The authors have declared that no competing interests exist.

Conceived and designed the experiments: NT TS. Performed the experiments: NT TS. Analyzed the data: NT TS. Wrote the paper: NT TS.

Metabolic flux analysis (MFA) is a widely used method for quantifying intracellular metabolic fluxes. It works by feeding cells with isotopic labeled nutrients, measuring metabolite isotopic labeling, and computationally interpreting the measured labeling data to estimate flux. Tandem mass-spectrometry (MS/MS) has been shown to be useful for MFA, providing positional isotopic labeling data. Specifically, MS/MS enables the measurement of a metabolite tandem mass-isotopomer distribution, representing the abundance in which certain parent and product fragments of a metabolite have different number of labeled atoms. However, a major limitation in using MFA with MS/MS data is the lack of a computationally efficient method for simulating such isotopic labeling data. Here, we describe the tandemer approach for efficiently computing metabolite tandem mass-isotopomer distributions in a metabolic network, given an estimation of metabolic fluxes. This approach can be used by MFA to find optimal metabolic fluxes, whose induced metabolite labeling patterns match tandem mass-isotopomer distributions measured by MS/MS. The tandemer approach is applied to simulate MS/MS data in a small-scale metabolic network model of mammalian methionine metabolism and in a large-scale metabolic network model of

Metabolic flux analysis (MFA) is a method for quantifying in vivo metabolic fluxes that is commonly used to address problems in biotechnology and medicine [^{13}C labelled substrates), measuring metabolite isotopic labeling, and applying computational methods to estimate fluxes [

MFA is based on the key observation that metabolite isotopic labeling patterns are uniquely determined by the distribtuion of metabolic flux in the network [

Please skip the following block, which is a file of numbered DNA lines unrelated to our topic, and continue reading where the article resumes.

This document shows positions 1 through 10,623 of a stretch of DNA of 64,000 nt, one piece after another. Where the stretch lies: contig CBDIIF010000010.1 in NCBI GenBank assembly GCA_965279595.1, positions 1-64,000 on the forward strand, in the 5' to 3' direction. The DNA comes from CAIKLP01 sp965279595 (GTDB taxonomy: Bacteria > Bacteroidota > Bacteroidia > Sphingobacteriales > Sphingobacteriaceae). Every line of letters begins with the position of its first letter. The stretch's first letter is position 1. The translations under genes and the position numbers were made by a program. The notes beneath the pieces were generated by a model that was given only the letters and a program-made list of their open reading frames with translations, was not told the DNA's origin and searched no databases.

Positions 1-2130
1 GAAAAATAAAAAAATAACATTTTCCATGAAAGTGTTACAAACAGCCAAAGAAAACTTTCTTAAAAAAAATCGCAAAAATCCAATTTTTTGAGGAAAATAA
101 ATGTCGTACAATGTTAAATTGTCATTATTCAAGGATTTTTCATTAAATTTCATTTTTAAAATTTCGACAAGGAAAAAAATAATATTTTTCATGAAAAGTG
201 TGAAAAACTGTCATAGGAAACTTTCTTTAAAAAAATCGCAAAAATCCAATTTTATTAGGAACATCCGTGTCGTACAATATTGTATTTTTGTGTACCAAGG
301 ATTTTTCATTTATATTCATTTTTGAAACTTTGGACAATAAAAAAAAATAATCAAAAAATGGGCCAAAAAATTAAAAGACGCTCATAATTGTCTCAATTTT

A distinct labeling pattern of a certain metabolite is called an ^{n} distinct isotopomers; for example, as shown in

Isotopomers | Tandemers |
---|---|

0000 | [ |

0001 | [ |

0010 | [ |

0011 | [ |

0100 | [ |

0101 | [ |

0110 | [ |

0111 | [ |

1000 | [ |

1001 | [ |

1010 | [ |

1011 | [ |

1100 | [ |

1101 | [ |

1110 | [ |

1111 | [ |

Isotopomers are represented by sequences of zeroes and ones, denoting non-labeled and labeled atoms, respectively.

Measuring the complete isotopomer distribution of metabolites is technically infeasible. Instead, mass-spectrometry is typically used to measure the relative abundance of a given metabolite having different number of labeled atoms (i.e. zero labeled atoms, one, two, etc). A set of isotopomers of a certain metabolite having the same mass is referred to as

Information on the positional labeling of metabolites can be obtained by tandem mass-spectrometry (i.e. MS/MS) and was previously shown to significantly improve quantification of metabolic fluxes via MFA [

Currently, there is no method for efficiently simulating tandemer distributions. Previous applications of MFA given MS/MS data have inefficiently computed the complete isotopomer distributions for all metabolites in the network (for example, via cumomers [

We denote a

(a) Metabolite A and its MFP

The entire tandemer distribution of A, with respect to the MFP

Under isotopic steady-state, for metabolite B that is produced solely through one biochemical reaction with a single substrate, A, the tandemer distribution matrix

For metabolite C that is produced solely through one reaction with two substrates, A and B, _{1} and N_{1} are mapped to atoms in M and N, respectively) and _{2} and N_{2} are similarly mapped to M and N;

For example, let us consider the bi-substrate reaction shown in

Under isotopic steady-state, a tandemer distribution matrix for the MFP _{i} is the flux through reaction